If you are considered a Stanley Cup contender this season, there’s probably no statistic you want to be mentioned in the same breath as the San Jose Sharks, who did not register a win until their 12th game of the season. (Side note: that was supposed to come in game 13, when they faced off against the spiraling Edmonton Oilers, because who doesn’t love chaos in the NHL? Way to ruin it, Philadelphia Flyers.)
But that is exactly where the Dallas Stars find themselves.
After their 3-2 loss to the Boston Bruins on Monday, a statistic was uncovered: the Stars, with their five (5) first period goals, were only beaten by the Sharks with their four (4) for the least amount of goals scored in the opening frame of hockey games. (They’ve since tied the Stars at five, pushing that ranking down to tied for dead-last in the NHL.)
Is it a lack of shots on goal? A timidness to take the game plan to the opposition? Getting out-goalied?
“I’m sure it’s a bit of everything,” Stars forward Jason Robertson said. “I don’t remember, but I know in my career here, we’ve had something similar like this where we just couldn’t get a couple of goals in the first period. We worked our way out of it. But our power play is three goals, four goals — definitely that needs to pick up. That contributed to it. Guys are trying out there, just can’t find one.”
Looking at shot attempts first, the Stars fall slightly below league average in the first periods, but not so far off the pace that it would explain the dearth of goals scored.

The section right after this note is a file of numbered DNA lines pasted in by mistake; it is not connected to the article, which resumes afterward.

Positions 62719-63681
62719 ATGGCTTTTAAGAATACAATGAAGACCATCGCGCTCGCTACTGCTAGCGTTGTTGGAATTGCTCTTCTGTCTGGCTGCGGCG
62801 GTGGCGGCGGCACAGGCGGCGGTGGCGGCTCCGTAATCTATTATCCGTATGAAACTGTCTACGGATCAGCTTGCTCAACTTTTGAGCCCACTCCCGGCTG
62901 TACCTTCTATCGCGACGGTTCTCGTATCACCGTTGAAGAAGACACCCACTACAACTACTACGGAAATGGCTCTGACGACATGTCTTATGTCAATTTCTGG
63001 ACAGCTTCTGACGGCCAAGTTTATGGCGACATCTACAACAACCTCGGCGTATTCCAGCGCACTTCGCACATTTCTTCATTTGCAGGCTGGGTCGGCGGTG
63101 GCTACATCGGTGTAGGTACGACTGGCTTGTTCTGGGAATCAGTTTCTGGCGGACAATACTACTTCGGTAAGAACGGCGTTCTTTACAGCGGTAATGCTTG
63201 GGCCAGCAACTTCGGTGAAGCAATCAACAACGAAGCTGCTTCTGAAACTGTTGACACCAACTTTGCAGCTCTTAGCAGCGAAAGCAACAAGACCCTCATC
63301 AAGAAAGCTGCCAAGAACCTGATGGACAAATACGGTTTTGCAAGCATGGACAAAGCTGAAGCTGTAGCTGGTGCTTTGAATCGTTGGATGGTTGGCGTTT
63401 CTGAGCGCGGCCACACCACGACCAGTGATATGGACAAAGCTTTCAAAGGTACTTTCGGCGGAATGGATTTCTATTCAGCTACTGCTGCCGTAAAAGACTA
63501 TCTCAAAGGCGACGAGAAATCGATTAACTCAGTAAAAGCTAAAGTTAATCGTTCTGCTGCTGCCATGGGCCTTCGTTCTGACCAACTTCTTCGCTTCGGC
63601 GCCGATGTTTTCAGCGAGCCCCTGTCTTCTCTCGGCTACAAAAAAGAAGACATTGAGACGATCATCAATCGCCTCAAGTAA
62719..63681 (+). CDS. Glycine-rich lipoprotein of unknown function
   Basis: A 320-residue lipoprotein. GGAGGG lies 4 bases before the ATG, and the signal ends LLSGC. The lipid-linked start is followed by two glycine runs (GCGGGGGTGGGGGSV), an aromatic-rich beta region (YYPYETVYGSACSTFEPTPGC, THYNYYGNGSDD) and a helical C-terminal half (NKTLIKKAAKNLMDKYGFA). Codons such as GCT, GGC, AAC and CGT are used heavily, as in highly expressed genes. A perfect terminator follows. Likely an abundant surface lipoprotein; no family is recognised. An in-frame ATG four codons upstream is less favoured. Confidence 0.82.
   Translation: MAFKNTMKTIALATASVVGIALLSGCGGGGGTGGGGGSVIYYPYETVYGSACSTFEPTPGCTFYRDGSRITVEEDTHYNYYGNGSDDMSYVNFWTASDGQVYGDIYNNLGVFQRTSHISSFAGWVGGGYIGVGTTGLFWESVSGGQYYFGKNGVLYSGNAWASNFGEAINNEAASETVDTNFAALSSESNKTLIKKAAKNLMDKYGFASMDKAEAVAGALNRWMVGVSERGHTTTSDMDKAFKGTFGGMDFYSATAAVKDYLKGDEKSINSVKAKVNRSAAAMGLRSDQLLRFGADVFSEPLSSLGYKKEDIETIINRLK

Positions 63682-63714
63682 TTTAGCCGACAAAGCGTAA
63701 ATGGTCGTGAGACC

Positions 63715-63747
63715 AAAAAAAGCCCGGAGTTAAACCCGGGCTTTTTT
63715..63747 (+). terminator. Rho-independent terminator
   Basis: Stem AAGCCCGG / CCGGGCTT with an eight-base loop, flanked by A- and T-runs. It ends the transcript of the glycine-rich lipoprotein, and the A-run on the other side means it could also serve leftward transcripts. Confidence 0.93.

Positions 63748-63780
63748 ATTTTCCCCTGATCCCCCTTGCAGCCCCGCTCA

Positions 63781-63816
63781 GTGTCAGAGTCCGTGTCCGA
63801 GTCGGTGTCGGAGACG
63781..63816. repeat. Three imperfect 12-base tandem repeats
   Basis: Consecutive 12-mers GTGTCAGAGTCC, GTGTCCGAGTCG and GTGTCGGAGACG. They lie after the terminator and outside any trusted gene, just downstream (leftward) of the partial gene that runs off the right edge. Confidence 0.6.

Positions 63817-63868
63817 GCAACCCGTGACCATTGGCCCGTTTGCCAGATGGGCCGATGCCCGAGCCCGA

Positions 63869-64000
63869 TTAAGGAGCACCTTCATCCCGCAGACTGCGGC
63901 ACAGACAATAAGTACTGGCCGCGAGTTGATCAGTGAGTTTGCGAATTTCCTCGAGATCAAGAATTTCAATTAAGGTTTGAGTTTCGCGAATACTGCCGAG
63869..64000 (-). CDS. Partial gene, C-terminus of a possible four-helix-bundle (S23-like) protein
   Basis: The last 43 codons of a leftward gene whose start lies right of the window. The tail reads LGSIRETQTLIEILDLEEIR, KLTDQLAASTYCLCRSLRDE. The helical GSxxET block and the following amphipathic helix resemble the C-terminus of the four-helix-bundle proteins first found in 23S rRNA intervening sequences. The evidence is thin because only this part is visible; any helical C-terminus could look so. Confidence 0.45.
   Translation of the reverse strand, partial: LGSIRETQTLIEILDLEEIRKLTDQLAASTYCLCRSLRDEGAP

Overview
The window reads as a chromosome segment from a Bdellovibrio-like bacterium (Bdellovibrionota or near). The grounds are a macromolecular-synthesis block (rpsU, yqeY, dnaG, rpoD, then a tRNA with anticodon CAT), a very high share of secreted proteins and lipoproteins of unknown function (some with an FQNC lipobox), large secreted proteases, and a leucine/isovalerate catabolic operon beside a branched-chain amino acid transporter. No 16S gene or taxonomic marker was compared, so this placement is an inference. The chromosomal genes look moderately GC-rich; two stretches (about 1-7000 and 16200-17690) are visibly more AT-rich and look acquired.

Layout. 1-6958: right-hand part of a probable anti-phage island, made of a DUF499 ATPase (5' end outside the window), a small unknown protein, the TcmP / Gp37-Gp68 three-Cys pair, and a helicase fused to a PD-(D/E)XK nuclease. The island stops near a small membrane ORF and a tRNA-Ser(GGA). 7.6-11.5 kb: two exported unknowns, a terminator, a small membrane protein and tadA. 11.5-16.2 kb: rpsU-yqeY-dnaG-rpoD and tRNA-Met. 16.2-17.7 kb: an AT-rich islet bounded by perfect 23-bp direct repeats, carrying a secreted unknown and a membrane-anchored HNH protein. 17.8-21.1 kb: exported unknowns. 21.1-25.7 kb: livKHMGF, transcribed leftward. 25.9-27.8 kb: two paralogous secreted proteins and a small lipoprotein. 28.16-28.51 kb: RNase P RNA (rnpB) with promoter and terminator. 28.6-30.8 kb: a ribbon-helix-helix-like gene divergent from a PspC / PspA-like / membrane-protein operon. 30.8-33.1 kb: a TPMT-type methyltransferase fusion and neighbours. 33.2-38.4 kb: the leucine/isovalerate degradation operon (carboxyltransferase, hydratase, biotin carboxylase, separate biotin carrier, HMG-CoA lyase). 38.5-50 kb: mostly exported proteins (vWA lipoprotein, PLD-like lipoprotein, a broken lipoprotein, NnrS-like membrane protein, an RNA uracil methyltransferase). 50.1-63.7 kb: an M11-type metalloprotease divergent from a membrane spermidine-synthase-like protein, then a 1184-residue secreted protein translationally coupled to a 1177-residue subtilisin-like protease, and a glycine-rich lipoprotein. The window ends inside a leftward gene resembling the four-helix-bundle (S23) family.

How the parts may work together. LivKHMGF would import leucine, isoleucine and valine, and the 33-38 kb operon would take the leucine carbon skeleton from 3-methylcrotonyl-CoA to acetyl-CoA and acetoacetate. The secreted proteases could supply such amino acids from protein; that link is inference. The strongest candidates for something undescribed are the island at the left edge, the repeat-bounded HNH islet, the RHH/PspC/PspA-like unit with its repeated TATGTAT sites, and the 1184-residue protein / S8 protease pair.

So what about actual shots that get registered as on net?
The Stars rank 21st in that category, around the likes of the Tampa Bay Lightning, Buffalo Sabres (not currently in the playoffs), Bruins, Washington Capitals (not currently in the playoffs), Calgary Flames (scraping the barrel of the bottom of the West), and slightly higher than the league-leading Vegas Golden Knights. So….kind of a mixed bag of teams there.
It’s just a very weird phenomenon happening in first periods. This appears to be a second period team: they rank 10th in goals scored in middle frames, and the number of shots they have doesn’t uptick that much when you evaluate it across the season so far. But something does stick out sharply here: the finishing percentage in the first period is more than half that of the other two periods.
So maybe it is being out-goalied in those first periods that’s causing this head-scratching component of the Stars’ game early in the season.
“I think when we don’t start as well, it’s easy to kind of pick it up and realize you’ve maybe not been playing your best,” Stars forward Wyatt Johnston said. “But that’s definitely not something we want to have to do. We don’t want to have to wake ourselves up after the first period. I think having good starts is huge, and it’s a lot easier to play with the lead rather than having to come back into games.”
If the Stars want to continue to be mentioned as legitimate Stanley Cup contenders after being labeled as such in the offseason, they’ll need to pick up this aspect of their game as the season progresses. Because while you cannot lose games entirely in the first 20 minutes, having to constantly push because you are playing from behind will wear on the team as the season hits the stretch run next spring.
And that is definitely not a recipe for a long playoff run success.